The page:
Monday, November 21, 2011

Rhapsody in Blue Term Paper

Rhapsody in Blue Research Paper

Morris Gershovitz immigrated to New York from Russia in search of great opportunities. He had lost his Uncle's address, his only contact in the new world. He would have no where to sleep or eat until he found him. He later would win food money in a card game, sleep in an alley, and eventually find his Uncle. He would fall in love and marry a friend Rose Bruskin, who came to New York sometime before. He had many jobs and had to move the family through twenty-eight different homes. In the temporary home that could change at anytime, Morris and Rose would have four children: Ira born on December 6, 1896, George on September 26, 1898, Arthur on March 14, 1900, and Frances on December 6, 1906. As the family changed the last name would change as well, Morris would use the name Gershvin. Ira would keep that name, but George would change is to Gershwin (Jablonski and Stewart).

In school George was always being a trouble maker. His teacher Miss Smith would always have to talk to him about disciplinary problems. Music didn't really interest him, he liked to spend his time with the boys, causing trouble in the streets. He would find his love of music while walking through the streets of New York. He went inside a penny arcade to find a mechanical piano. He put some money in the machine and listened to the sounds of Ruben stein's "Melody in F". George was in awe. Although the music stopped, the music in his soul would never leave him (Jablonski and Stewart).


He would later meet a boy, named Maxie Rosenzweig, that would get him started on his path to stardom. They would become the best of friends. Maxie taught George everything that he knew about what went into making music. George would keep a musical scrapbook where he would keep programs and sketches of his favorite musical things (Kresh).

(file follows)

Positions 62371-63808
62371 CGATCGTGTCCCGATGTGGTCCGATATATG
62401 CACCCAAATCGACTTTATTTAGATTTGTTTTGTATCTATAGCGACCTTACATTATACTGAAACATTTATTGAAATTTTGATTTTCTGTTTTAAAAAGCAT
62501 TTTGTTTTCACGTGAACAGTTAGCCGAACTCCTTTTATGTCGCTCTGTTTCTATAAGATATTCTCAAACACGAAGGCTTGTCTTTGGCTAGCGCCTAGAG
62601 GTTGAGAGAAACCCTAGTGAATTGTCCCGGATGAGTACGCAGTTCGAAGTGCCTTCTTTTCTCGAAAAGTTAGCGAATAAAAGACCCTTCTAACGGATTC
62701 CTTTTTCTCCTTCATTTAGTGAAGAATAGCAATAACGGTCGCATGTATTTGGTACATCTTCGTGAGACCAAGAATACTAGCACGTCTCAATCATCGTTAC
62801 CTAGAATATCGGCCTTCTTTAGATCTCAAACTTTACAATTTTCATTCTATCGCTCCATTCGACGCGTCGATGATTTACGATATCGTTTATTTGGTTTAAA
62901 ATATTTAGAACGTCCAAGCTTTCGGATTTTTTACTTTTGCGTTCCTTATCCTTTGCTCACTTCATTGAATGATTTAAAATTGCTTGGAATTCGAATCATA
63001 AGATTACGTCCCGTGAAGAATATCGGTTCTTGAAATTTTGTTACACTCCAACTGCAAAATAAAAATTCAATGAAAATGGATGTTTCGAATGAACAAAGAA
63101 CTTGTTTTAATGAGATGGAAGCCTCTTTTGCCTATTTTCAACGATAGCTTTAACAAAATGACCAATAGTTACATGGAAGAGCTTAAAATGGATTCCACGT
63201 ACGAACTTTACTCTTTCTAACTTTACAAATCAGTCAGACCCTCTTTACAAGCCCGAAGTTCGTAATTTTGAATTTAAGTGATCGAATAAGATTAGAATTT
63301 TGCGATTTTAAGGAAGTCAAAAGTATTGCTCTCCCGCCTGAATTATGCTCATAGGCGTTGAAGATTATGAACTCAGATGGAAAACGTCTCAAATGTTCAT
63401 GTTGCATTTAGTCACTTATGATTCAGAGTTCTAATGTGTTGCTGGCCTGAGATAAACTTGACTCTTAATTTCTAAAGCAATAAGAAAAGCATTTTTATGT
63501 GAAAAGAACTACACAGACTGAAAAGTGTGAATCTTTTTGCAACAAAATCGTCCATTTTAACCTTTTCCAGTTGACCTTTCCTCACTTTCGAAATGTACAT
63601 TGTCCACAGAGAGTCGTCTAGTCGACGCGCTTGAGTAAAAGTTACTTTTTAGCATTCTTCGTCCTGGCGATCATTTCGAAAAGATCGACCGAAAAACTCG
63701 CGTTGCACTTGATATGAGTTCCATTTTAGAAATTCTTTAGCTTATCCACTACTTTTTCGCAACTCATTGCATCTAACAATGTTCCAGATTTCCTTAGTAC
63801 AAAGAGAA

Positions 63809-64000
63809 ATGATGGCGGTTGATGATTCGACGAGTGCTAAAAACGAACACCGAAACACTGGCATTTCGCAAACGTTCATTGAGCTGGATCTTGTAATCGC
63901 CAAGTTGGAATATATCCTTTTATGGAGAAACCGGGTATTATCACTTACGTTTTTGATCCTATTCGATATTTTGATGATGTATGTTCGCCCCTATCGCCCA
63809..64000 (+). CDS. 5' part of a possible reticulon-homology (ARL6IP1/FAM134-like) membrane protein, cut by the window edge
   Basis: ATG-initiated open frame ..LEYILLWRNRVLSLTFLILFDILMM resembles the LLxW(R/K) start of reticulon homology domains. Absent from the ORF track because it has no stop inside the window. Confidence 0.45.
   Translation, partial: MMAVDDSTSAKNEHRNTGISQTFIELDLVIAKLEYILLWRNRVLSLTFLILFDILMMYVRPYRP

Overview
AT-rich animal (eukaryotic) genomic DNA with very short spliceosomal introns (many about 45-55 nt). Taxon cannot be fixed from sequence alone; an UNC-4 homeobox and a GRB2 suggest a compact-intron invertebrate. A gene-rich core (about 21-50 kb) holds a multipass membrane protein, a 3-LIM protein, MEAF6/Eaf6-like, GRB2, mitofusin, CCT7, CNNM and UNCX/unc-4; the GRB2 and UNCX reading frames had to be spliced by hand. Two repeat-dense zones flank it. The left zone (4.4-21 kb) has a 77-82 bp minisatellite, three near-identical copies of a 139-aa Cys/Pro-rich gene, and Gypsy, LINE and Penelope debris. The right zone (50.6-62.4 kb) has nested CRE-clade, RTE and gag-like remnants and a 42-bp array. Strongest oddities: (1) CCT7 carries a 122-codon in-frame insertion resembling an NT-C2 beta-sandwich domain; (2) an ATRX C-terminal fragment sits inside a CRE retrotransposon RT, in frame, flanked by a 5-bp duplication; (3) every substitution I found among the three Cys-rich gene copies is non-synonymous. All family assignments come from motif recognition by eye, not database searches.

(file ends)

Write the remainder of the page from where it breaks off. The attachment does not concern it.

In 1910, the Gershwin's bought a piano for Ira. However, it was George that took lessons from a neighborhood lady. He would progress very quickly. She would not be able to teach him anymore, so she referred him to a new teacher, Charles Hambitzer. He was very fond of George's hidden talents. George would always want to move on to more modern things like jazz, but Charles would never allow it. He wanted George to have a classical base before he moved on. Hambitzer would turn George over to Edward Kilenyi for additional instruction. Both teachers would encourage George to engage in music experimentation. He would write his first ragtime songs in classical forms. The songs were entitled "Since I Found You" and "Ragging the Traumerei," they were rough in style, but they showed a merge between ragtime and classical (Kresh).

One day after school, he met a man named Moses Gumble that worked for a publishing house, Jerome H. Remick & Company. Moses liked the way he played the piano, and how he could sight read well. He offered George a job as a song plugger, a pianist that played new tunes in hopes of selling sheet music. It paid fifteen dollars a week which was much better than the four he was making at his father's restaurant. However, this job would cause him to drop out of school. His mom and him disagreed on this, but she would later give in. So at the age of fifteen, George would drop out of school and become a musician (Jablonski and Stewart).

Against his mother's wishes George was heading in to his new career at Tin Pin Ally in New York. His job was to play over a tune and induce the performers that they wanted it in their acts. He would become the best at his job. He could alter the song to a higher or lower pitch so it would be easier on the singer. In fact, being a song plugger wasn't that bad, he would get to see a lot of New York. He traveled to different hotels, restaurants, and theaters, where the singers performed. However, George had bigger inspirations than just being a song plugger. He wanted to create songs that would later become Broadway shows, or even operas and symphonies (Kresh).